Commandment number six: Thou shalt know the journalist’s beat.

A “beat” is what journalists call their area of coverage. So for example, if we're talking local news stations for example, there are people who cover crime and government. There's somebody who covers education. If you're reaching out to the wrong person, trust us: they're not going to do you the favor of forwarding the message to the appropriate person. It's going in the trash, and even worse, you might get blocked for future emails. We’ve seen that happen.

Commandment number seven: Stay ready.

We’ve seen female business owners reach out to the media and they must not secretly believe that they're actually going to get coverage, because the times when the media actually says yes or demonstrates some kind of interest, that female business owner is not actually ready.

Reporters may say something like, "Actually, we're going to come out today at one o'clock. Can you be available?" And to our disappointment, the business owner responds "Oh, well not today."

You should be doing backbends to try to make things work on their schedule, or they're going to move on. Be ready, and then the people you say you're going to have available to speak or comment, have them ready to.

Commandment number eight: Thou shalt not recycle.

Never say to a journalist: "I like your recent story highlighting new coffee shops. I’m a new coffee shop. You should feature us."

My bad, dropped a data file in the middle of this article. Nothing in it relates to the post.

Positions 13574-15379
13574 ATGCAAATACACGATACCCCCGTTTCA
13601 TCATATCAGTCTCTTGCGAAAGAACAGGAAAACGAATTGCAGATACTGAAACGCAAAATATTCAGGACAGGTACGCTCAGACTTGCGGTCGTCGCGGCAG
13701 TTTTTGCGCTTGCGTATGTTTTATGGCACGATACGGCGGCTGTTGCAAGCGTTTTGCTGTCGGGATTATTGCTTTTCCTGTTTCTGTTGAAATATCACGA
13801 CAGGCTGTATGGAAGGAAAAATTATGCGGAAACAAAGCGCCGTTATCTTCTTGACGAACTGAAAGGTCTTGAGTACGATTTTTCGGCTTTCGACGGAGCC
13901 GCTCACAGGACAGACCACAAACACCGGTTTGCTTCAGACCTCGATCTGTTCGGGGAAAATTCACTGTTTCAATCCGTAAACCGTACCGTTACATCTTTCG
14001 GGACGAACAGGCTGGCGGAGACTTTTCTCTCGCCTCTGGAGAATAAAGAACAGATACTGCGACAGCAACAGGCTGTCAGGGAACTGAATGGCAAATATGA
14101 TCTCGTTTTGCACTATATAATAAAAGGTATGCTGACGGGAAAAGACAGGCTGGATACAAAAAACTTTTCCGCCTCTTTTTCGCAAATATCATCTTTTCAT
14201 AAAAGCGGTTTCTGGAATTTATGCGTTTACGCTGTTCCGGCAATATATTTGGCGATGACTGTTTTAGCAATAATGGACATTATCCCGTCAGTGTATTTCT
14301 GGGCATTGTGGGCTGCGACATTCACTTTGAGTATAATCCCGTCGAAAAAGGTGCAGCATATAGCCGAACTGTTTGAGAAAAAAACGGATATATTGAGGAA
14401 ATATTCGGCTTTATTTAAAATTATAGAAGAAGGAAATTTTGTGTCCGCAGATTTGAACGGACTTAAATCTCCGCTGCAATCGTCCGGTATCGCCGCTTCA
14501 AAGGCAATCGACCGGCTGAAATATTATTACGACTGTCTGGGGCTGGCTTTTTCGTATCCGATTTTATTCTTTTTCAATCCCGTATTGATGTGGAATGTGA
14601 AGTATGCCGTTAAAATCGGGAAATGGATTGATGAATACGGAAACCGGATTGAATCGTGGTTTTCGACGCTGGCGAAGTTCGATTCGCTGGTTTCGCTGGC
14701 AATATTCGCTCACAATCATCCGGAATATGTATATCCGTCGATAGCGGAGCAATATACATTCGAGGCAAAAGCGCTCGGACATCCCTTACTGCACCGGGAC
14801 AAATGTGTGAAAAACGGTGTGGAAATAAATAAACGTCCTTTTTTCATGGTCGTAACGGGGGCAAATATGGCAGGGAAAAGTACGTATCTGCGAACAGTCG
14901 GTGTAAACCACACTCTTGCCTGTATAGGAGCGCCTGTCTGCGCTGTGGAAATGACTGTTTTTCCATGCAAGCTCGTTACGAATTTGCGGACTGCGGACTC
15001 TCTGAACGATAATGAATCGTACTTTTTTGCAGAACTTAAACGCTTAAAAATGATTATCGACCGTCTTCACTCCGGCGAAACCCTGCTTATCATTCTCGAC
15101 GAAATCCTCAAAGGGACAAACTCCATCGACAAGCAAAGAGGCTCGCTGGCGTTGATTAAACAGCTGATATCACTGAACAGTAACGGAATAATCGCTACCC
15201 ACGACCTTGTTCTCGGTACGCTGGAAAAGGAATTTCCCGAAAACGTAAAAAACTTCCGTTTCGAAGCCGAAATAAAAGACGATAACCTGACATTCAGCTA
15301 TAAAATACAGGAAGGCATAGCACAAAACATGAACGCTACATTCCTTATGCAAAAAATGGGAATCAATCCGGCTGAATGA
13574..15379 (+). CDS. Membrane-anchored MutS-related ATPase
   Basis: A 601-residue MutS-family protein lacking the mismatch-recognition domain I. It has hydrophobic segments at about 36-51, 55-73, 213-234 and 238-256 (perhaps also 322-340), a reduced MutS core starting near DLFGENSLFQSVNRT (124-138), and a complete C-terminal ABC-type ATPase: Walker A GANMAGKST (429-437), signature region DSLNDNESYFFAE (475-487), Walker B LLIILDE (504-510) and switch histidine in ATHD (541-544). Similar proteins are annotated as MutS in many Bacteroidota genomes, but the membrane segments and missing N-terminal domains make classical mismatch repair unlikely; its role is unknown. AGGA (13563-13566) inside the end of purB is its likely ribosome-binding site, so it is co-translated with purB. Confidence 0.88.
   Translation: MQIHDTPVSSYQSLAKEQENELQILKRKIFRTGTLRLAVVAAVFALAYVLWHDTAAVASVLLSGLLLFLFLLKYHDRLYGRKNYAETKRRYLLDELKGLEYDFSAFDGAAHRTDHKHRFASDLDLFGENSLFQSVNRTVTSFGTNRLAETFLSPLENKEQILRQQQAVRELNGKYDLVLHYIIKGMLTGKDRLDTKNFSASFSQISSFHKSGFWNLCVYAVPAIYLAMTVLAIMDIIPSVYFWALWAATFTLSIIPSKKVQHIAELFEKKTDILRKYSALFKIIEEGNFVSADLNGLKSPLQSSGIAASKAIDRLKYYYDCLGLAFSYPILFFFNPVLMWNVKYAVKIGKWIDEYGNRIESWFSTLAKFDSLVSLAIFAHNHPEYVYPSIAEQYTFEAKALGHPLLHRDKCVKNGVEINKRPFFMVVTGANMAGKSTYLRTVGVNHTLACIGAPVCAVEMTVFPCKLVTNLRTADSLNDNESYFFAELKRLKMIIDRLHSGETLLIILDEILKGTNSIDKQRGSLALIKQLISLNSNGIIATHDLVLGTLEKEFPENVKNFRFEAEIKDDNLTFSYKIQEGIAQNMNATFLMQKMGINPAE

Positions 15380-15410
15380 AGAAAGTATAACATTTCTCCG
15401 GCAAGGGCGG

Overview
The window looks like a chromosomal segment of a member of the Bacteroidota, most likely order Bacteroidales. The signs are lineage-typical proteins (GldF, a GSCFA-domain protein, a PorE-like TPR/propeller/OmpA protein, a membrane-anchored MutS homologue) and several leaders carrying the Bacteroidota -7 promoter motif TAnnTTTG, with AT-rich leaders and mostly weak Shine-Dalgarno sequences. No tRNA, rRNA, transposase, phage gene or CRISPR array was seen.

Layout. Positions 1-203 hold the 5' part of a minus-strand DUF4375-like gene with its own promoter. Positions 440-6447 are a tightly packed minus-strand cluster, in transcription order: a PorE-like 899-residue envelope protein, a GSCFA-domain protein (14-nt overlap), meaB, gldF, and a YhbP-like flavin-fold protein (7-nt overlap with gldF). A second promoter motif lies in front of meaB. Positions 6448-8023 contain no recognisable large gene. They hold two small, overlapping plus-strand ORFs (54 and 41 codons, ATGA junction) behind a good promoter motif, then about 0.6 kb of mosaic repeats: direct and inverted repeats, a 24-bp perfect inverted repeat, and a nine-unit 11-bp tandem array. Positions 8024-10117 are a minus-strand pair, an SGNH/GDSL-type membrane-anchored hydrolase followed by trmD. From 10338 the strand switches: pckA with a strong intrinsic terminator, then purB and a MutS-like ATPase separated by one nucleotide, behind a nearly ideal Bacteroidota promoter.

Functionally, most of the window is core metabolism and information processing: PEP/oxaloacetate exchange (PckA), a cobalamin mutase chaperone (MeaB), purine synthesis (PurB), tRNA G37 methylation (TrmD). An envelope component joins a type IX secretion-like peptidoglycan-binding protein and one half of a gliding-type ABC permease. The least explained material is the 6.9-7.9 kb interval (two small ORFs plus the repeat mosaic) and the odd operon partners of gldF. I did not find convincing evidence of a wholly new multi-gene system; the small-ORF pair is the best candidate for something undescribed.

The story has already been done. It's over. They already covered it. So keep that in mind.

You should be using their pieces that they've already written or topics they've already covered to inspire new ideas for yourself, but not asking them to duplicate it because the moment has passed.

Commandment number nine: Thou shalt stay relevant.

Essentially, you should find a way to tie in other things that are happening in the world that people have already demonstrated interest in. What's already happening that's trending, that's got people excited, that's captivating our dialogue already? And then you should find a way to join in the conversation and make that a part of the pitch that you're giving. We have a five-day pitch intensive coming up that will provide a step-by-step guide on how to do this. Join our mailing list to be notified of the launch.

Commandment number 10: Thou shalt have thick skin.

You are going to hear “no” a lot. More than rejections, you're going to get crickets. It's more likely that you're not going to get any response at all than you get a message back with the journalist politely saying, "Oh, actually we're going to pass on this opportunity and here are all the reasons why." That's likely not going to happen.

Be resilient, keep your chin up, keep reaching out, because eventually you'll be one step closer to your yes if you continue to move forward.

If you keep these 10 commandments in mind whenever you reach out to the media, you'll likely increase your chances of getting coverage for your business or upcoming launch, campaign, or event. And as always, if you're looking for support in executing these things, you can always reach out to us at, or follow us on Instagram @tellpublicrelations. Happy pitching.

15 views0 comments

Recent Posts

See All